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Computer Vision

Spring 2006 15-385,-685


Instructor: S. Narasimhan
Wean 5403
T-R 3:00pm 4:20pm
Lecture #12

Midterm March 9
Syllabus until and including Lightness and Retinex
Closed book, closed notes exam in class.
Time: 3:00pm 4:20pm
Midterm review class next Tuesday (March 7)
(Email me by March 6 specific questions)
If you have read the notes and readings, attended
all classes, done assignments well, it should be
a walk in the park

Mechanisms of Reflection
source
surface
reflection
surface
incident
direction
body
reflection

Body Reflection:
Diffuse Reflection
Matte Appearance
Non-Homogeneous Medium
Clay, paper, etc

Surface Reflection:
Specular Reflection
Glossy Appearance
Highlights
Dominant for Metals
Image Intensity = Body Reflection + Surface Reflection

Example Surfaces
Body Reflection:
Diffuse Reflection
Matte Appearance
Non-Homogeneous Medium
Clay, paper, etc
Surface Reflection:
Specular Reflection
Glossy Appearance
Highlights
Dominant for Metals
Many materials exhibit
both Reflections:

Diffuse Reflection and Lambertian BRDF
viewing
direction
surface
element
normal
incident
direction
i

n
v
s


d
r r i i
f ) , ; , (
Lambertian BRDF is simply a constant :
albedo
Surface appears equally bright from ALL directions! (independent of )
Surface Radiance :
v
Commonly used in Vision and Graphics!
s n I I L
d
i
d
. cos


source intensity
source intensity I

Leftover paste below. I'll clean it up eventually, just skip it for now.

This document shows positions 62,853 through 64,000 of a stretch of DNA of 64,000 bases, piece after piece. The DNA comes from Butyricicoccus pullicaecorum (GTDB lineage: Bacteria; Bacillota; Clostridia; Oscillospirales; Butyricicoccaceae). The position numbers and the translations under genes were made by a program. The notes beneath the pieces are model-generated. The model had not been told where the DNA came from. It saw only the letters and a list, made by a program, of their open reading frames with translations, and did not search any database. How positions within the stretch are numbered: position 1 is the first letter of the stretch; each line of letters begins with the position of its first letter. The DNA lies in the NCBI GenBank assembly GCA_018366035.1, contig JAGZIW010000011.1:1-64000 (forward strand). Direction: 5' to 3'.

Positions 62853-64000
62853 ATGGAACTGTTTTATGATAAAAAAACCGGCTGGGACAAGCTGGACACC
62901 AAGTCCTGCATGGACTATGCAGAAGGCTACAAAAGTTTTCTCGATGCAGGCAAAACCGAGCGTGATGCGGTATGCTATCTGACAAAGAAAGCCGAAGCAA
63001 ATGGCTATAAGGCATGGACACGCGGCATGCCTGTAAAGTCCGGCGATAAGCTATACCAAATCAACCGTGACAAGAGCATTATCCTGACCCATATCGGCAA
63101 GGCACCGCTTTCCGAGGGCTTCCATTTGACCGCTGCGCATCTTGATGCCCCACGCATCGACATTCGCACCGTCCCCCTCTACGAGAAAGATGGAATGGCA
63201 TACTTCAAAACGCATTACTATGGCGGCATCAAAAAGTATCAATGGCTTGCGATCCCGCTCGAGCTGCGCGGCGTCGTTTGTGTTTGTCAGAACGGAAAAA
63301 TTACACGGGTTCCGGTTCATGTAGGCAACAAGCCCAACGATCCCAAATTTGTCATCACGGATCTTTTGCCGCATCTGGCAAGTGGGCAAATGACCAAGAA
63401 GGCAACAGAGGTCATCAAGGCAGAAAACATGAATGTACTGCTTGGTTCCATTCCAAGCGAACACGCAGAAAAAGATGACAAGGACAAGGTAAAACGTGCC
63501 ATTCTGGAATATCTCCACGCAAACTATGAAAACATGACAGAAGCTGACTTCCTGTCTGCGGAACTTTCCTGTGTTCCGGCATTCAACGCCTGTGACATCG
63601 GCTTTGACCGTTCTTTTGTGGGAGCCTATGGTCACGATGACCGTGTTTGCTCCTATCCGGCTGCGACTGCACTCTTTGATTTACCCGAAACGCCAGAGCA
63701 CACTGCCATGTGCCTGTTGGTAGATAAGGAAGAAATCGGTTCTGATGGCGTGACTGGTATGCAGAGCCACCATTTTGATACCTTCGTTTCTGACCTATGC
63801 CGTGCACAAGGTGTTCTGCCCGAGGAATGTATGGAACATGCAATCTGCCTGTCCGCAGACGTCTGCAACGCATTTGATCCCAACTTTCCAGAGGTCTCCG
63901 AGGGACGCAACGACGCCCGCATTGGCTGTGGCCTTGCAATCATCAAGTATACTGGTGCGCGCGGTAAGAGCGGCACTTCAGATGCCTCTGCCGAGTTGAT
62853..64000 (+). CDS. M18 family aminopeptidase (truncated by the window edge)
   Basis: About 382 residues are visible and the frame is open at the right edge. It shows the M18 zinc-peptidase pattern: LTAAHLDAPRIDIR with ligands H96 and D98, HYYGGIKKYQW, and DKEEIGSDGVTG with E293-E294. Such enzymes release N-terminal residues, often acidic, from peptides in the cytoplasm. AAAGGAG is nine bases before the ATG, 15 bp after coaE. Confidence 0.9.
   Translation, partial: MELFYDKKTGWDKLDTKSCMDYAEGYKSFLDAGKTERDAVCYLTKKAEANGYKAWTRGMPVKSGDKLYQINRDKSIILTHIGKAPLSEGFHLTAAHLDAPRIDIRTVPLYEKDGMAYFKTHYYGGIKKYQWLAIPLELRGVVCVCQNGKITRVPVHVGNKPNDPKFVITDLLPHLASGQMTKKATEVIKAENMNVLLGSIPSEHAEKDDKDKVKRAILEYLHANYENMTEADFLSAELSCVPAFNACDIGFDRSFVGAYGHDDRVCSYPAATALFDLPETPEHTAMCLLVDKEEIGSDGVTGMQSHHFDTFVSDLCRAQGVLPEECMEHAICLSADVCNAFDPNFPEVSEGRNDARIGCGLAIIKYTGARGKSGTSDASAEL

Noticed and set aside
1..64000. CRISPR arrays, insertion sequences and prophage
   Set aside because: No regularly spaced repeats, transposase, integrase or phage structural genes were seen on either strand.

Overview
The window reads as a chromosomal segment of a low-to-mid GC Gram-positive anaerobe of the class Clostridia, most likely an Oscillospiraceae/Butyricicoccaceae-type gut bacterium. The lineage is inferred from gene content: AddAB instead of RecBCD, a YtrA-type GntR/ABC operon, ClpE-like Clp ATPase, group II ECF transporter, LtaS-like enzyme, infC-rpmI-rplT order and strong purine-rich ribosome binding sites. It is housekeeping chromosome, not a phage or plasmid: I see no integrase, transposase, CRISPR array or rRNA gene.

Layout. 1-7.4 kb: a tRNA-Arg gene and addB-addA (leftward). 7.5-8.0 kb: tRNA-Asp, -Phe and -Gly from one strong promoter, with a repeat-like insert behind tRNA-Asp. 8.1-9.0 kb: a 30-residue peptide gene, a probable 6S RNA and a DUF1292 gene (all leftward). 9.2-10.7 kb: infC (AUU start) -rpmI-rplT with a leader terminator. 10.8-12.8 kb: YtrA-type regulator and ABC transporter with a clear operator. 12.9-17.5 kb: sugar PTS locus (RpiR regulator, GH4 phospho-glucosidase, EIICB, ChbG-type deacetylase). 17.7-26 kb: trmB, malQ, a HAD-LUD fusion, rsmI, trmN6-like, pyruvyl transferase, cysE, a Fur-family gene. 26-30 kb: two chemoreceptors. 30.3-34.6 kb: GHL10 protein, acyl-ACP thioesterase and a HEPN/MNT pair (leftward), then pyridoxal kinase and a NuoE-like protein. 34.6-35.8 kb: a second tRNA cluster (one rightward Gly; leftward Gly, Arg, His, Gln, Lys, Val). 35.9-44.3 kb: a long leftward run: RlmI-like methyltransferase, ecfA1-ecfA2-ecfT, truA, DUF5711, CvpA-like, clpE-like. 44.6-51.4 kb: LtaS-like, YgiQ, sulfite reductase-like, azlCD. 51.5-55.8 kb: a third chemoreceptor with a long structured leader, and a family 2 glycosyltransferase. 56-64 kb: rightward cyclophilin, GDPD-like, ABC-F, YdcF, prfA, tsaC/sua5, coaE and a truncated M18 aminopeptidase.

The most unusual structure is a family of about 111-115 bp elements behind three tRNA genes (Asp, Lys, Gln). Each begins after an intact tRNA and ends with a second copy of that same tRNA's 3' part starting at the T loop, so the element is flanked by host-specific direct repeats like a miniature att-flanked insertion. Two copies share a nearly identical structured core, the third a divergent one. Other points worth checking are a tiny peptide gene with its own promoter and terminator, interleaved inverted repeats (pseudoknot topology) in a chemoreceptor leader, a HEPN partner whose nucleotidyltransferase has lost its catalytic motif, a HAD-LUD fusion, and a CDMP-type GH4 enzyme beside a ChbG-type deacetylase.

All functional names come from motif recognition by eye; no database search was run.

Diffuse Reflection and Lambertian BRDF

White-out: Snow and Overcast Skies
CANT perceive the shape of the snow covered terrain!
CAN perceive shape in regions
lit by the street lamp!!
WHY?

Diffuse Reflection from Uniform Sky
Assume Lambertian Surface with Albedo = 1 (no absorption)
Assume Sky radiance is constant
Substituting in above Equation:
Radiance of any patch is the same as Sky radiance !! (white-out condition)


2 /
0
sin cos ) , ; , ( ) , ( ) , (
i i i i r r i i i i
src
r r
surface
d d f L L
sky
i i
src
L L ) , (


1
) , ; , (
r r i i
f
sky
r r
surface
L L ) , (

Specular Reflection and Mirror BRDF
source intensity I
viewing
direction
surface
element
normal
incident
direction
n
v
s
r
specular/mirror
direction
) , (
i i

) , (
v v

) , (
r r

Mirror BRDF is simply a double-delta function :
Valid for very smooth surfaces.
All incident light energy reflected in a SINGLE direction (only when = ).
Surface Radiance :
) ( ) (
v i v i s
I L +
v r
) ( ) ( ) , ; , (
v i v i s v v i i
f +
specular albedo

Combing Specular and Diffuse: Dichromatic Reflection
Observed Image Color = a x Body Color + b x Specular Reflection Color
R
G
B
Klinker-Shafer-Kanade 1988
Color of Source
(Specular reflection)
Color of Surface
(Diffuse/Body Reflection)
Does not specify any specific model for
Diffuse/specular reflection

Diffuse and Specular Reflection
diffuse specular diffuse+specular

Photometric Stereo
Lecture #12

Image Intensity and 3D Geometry

Shading as a cue for shape reconstruction

What is the relation between intensity and shape?

Reflectance Map

Surface Normal
N
surface normal
y
z
x
Equation of plane 0 + + + D Cz By Ax
0 + + +
C
D
z y
C
B
x
C
A
or
Let
p
C
A
x
z

q
C
B
y
z

( ) 1 , , 1 , , q p
C
B
C
A

,
_

N
Surface normal

Surface Normal
X
Y
Z
X
Y
X p
Y q

Gradient Space
y
z
x
1 z
q
p
1
s
n
N
( )
1
1 , ,
2 2
+ +

q p
q p
N
N
n
( )
1
1 , ,
2 2
+ +

S S
S S
q p
q p
S
S
s
Normal vector
Source vector
i

( )
1 1
1
cos
2 2 2 2
+ + + +
+ +

S S
S S
i
q p q p
qq pp
s n
1 z
plane is called the Gradient Space (pq plane)
Every point on it corresponds to a particular surface orientation
S

Reflectance Map

Relates image irradiance I(x,y) to surface orientation (p,q)


for given source direction and surface reflectance

Lambertian case:
( ) y x I ,
s
v
n
i

: source brightness
: surface albedo (reflectance)
: constant (optical system)
k